The general storyline of course is well-known. It follows the life of a handsome young man who has his Faustian wish fulfilled that a recent painting of him will age while he himself remains physically young and attractive. As Gray’s life slides further and further into debauchery and crime, the portrait becomes increasingly grotesque while he remains eternally beautiful. It does not take much imagination to realize that the artist Basil Hallward is clearly infatuated with Dorian although there is no sexual contact between the two in the novel. It is through Basil that Dorian meets Lord Henry Wotton who advocates a hedonistic lifestyle to Dorian, suggesting to the impressionable young man that beauty and satisfying one’s desires are the only things really worth pursuing in life. This is the trigger that changes Dorian’s attitude and behavior. The two become close friends and remain so throughout the story.

Wilde once commented that the novel’s three main characters contain much of himself: Basil is the person Wilde perceived himself to be, Lord Henry represents the public view of him and “Dorian what I would like to be—in other ages, perhaps.” The story itself is incredibly fascinating and Wilde does a superb job playing with the age-old fantasy of eternal youth. Some of the best lines in the book are the pithy, cynical reflections of Lord Henry. Two excellent examples: “Never marry at all, Dorian. Men marry because they are tired; women, because they are curious: both are disappointed.” Also: “There is only one thing in the world worse than being talked about, and that is not being talked about.”

The one criticism I have of the book is that at times I found the prose to be a bit too flowery but in part I am sure that is a reflection of the writing style of the era. Chapter 11 for example is almost entirely a long, drawn-out recounting of all the excesses to which Dorian indulges himself describing endlessly the colors and textures of the objects with which he surrounds himself. Eventually I found myself simply skimming through this chapter because I started thinking “OK Oscar, I get the picture. Can we now get on with the story?” My guess is that this was a part of expanded background Wilde felt necessary to add to the 1891 publication to quiet his critics. It has been suggested by scholars that Wilde would probably want us to read the work as it was originally written since we are in a more permissive forward-looking time than the repressive Victorian world in which he himself lived. Since the original unedited version is now available I may do just that.

Eventually of course Wilde was subjected to a very public trial for his immoral homosexual lifestyle and sentenced to two years’ hard labor for his “crimes”, a sentence that would break him physically and emotionally and contribute to his early death. This is an important novel and one very well-written. It is a classic example of Gothic fiction, much as Mary Shelley’s Frankenstein, Bram Stoker’s Dracula, and the works of Edgar Allan Poe are. Thank you Oscar for this work. I am so sorry I did not get to stop by and pay my respects to you during my recent visit to Père Lachaise Cemetery in Paris.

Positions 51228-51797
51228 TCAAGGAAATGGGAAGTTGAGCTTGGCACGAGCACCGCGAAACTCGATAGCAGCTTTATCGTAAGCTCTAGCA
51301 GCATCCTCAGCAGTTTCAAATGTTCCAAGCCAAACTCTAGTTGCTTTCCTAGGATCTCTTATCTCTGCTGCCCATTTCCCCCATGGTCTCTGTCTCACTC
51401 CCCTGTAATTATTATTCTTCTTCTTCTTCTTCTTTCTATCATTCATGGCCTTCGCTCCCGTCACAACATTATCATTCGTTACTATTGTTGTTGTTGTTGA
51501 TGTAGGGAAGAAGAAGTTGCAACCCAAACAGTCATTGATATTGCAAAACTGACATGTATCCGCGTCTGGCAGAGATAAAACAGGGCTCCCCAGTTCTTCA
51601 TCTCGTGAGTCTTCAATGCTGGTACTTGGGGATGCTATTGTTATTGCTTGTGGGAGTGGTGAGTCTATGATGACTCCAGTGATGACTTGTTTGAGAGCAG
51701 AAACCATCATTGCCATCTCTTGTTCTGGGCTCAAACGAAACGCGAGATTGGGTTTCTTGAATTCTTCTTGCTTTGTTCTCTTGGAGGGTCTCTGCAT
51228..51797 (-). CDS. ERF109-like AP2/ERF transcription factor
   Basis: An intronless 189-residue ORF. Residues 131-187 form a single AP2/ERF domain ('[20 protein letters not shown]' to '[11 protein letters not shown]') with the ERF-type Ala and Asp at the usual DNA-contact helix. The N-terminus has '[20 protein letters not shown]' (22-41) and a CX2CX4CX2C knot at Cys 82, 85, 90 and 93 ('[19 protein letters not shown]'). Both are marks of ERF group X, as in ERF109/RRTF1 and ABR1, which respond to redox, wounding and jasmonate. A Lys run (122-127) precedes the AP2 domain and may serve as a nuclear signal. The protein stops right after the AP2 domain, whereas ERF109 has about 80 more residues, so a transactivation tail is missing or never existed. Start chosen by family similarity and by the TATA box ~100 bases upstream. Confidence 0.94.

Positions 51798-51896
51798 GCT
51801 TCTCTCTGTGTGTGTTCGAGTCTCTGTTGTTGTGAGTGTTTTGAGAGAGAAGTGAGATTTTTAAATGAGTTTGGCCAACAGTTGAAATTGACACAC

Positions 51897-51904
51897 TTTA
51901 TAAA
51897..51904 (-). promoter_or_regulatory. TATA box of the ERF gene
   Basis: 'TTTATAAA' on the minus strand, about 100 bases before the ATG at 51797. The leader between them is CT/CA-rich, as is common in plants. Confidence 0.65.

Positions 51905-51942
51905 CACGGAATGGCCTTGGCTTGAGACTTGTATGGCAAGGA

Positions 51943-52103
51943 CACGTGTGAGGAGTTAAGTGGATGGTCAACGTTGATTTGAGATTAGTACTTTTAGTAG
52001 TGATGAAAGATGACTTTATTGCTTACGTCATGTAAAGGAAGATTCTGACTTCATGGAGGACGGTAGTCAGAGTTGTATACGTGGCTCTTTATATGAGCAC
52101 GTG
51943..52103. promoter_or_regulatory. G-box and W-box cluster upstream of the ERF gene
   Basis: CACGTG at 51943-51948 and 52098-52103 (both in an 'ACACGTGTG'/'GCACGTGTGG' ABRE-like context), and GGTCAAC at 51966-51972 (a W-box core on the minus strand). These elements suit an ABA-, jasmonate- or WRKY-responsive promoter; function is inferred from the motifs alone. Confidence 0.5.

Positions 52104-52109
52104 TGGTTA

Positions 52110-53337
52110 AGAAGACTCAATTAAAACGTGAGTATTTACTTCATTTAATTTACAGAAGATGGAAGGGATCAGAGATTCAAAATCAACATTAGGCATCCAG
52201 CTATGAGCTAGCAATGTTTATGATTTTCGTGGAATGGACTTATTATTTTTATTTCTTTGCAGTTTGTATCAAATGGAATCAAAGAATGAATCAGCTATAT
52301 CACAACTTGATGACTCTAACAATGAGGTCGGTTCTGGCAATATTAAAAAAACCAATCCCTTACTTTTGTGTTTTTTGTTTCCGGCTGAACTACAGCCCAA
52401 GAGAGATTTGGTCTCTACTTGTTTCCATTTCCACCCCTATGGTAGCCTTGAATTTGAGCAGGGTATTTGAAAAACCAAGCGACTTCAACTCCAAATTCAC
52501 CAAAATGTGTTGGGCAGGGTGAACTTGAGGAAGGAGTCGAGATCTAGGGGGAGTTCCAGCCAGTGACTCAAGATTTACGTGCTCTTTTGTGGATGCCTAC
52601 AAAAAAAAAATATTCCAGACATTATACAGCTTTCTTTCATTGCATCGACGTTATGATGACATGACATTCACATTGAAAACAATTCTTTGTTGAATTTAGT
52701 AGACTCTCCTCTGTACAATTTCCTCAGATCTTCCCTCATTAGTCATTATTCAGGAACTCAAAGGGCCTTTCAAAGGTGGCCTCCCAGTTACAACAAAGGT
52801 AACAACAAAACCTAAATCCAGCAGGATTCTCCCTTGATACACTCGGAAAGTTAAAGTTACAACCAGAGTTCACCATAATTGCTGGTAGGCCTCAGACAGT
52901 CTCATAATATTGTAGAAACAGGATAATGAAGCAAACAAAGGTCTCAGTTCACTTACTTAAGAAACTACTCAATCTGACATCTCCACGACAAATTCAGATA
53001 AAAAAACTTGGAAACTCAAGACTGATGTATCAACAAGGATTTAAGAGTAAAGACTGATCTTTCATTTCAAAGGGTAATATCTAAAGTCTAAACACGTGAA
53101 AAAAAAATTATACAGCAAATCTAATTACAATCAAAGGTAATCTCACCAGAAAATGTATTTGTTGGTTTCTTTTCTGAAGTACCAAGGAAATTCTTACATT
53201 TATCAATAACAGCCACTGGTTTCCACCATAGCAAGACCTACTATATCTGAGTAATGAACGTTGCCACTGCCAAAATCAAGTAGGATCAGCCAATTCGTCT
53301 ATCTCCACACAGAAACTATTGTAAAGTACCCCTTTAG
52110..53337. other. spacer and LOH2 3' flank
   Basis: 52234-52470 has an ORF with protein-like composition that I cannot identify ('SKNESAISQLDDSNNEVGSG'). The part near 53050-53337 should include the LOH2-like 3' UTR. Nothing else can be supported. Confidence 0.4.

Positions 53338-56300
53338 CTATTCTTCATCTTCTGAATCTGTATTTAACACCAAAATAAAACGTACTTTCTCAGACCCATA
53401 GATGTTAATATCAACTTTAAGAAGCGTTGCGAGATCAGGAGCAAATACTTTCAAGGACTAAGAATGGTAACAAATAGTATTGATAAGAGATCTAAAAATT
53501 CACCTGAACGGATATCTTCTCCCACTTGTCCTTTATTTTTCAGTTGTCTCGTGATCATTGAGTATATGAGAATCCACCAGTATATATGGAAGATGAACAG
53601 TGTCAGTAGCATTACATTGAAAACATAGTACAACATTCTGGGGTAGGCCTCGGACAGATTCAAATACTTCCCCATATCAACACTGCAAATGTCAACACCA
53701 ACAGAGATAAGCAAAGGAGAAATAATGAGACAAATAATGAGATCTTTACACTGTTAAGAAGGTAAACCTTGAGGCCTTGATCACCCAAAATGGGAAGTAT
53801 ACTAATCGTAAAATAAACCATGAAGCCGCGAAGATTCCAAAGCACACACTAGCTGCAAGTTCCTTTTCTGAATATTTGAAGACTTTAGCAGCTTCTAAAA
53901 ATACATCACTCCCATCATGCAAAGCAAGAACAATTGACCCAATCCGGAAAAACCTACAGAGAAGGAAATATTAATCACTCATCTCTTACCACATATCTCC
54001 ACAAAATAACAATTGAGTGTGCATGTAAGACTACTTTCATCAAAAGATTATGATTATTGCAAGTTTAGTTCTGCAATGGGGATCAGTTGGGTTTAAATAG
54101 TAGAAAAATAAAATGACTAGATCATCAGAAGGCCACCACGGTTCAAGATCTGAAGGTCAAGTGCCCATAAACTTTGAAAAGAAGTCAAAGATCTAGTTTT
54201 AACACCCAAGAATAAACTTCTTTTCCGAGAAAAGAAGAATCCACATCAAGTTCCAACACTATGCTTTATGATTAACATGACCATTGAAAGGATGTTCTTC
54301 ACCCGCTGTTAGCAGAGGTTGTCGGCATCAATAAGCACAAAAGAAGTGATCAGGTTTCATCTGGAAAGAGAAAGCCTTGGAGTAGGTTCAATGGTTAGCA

Favorite Books That I Read in 2013

I’ve had the good fortune to have read some incredible books these past twelve months. Earlier this week I posted a rant here about the books that appear on a goodreads thread titled Best Books Ever, a list to which I took strong exception. So for the record the works I mention below are the ones I read this past year that I most enjoyed and which I believe have helped to make me a better writer; each of them I found truly outstanding. I will not attempt to rank these; each was superb in its own special way. Thus they are arranged in alphabetical order by title. These authors have all truly inspired me as I work to complete and get published my own first novel. I have also included my Honorable Mention List. A number of the books on both lists were the author’s first published work, wonderful encouragement for those of us who hope to see our own first book in print. The date following the author’s name is where you will find a more detailed review of each of these works in the Archive section to the right. Happy Holiday Reading!

A Home at the End of the World by Michael Cunningham: (May 2013) One of my new favorite authors, the story centers around the relationship between two people who meet as young boys, experiment sexually with each other, move apart and reconnect later in life. Beautiful, heartwarming, funny and sad. This book preceded his Pulitzer Prize winner, The Hours.